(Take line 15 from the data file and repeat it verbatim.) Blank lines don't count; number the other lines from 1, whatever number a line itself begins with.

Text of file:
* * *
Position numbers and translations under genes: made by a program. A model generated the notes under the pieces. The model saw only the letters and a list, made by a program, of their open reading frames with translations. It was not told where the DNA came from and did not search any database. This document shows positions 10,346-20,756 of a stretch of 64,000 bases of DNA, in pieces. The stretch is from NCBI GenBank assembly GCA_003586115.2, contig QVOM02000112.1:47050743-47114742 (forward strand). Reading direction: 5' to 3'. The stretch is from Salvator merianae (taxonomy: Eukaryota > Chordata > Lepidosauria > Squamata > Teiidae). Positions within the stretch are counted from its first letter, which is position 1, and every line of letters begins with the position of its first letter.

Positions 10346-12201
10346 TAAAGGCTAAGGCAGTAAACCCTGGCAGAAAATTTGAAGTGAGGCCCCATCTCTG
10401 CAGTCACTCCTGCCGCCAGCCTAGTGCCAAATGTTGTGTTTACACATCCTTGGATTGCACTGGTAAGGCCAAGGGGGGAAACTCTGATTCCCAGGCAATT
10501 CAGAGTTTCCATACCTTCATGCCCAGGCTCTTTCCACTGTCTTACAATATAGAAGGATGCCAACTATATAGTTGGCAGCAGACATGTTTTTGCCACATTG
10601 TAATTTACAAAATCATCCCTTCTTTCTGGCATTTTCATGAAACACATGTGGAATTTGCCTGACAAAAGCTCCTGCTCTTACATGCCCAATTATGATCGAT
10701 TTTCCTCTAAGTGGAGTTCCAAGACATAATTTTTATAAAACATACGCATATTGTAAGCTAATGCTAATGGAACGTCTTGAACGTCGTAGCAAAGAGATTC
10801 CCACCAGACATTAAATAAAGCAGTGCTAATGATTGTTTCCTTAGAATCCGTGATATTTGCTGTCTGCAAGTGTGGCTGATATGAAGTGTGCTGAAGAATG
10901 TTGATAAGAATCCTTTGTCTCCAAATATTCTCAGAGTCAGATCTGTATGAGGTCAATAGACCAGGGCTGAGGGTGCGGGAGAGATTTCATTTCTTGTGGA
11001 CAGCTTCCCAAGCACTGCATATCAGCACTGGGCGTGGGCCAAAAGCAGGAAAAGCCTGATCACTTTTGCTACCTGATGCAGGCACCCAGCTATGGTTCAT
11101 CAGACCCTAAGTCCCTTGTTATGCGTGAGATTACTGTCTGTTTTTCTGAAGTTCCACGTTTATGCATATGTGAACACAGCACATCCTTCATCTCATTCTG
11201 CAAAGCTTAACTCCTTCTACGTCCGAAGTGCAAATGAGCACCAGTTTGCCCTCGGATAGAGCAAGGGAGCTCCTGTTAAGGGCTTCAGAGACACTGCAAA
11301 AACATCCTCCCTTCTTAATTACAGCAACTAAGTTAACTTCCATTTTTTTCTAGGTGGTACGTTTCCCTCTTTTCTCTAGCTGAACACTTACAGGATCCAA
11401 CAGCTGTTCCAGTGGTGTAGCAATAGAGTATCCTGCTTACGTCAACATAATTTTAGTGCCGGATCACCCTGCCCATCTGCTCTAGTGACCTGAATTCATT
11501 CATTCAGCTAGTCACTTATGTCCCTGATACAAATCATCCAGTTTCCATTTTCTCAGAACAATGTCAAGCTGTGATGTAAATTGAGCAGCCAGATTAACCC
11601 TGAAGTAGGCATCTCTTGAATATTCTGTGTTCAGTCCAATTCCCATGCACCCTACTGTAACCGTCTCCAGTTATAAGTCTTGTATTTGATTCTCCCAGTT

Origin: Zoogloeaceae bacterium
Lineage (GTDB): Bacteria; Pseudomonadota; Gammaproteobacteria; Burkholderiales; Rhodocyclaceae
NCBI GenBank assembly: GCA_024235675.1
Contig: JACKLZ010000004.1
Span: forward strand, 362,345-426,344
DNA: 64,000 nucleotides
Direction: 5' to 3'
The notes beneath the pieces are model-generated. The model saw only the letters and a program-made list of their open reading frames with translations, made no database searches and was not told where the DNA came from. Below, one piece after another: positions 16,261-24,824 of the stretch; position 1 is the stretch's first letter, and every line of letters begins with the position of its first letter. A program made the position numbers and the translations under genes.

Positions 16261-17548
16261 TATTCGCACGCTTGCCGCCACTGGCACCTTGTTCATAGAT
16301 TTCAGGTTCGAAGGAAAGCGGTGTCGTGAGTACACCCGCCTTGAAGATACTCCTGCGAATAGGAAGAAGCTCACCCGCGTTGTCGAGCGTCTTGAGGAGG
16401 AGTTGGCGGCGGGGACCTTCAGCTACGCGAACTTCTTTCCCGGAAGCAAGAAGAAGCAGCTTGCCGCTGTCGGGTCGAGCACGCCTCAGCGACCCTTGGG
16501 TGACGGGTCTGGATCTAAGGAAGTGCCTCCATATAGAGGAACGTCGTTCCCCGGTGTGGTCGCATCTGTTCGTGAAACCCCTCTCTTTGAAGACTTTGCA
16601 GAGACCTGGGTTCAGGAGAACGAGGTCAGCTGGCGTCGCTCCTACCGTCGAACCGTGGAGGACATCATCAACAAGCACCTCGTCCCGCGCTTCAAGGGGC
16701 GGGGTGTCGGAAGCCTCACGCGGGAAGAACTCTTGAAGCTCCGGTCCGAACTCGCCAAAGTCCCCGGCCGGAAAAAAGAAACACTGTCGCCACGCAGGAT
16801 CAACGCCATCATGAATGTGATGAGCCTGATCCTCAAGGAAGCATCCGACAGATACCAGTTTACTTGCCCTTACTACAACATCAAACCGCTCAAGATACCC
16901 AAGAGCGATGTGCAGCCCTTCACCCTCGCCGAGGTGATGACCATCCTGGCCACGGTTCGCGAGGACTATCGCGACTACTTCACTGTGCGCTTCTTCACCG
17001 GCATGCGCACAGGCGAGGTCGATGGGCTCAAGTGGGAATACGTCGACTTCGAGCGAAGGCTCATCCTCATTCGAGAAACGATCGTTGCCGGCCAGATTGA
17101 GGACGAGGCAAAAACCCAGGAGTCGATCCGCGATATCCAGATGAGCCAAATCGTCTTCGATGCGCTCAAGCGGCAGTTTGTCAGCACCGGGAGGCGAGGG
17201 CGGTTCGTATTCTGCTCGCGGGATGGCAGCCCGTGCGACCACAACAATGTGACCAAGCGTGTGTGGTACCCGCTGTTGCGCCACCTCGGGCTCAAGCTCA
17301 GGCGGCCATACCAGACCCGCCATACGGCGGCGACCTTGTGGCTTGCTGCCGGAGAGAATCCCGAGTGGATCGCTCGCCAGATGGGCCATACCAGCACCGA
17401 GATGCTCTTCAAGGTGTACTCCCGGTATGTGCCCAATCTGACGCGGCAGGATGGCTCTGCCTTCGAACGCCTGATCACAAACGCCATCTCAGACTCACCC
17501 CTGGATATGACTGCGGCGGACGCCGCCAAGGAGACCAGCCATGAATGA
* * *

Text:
11501 CATTCAGCTAGTCACTTATGTCCCTGATACAAATCATCCAGTTTCCATTTTCTCAGAACAATGTCAAGCTGTGATGTAAATTGAGCAGCCAGATTAACCC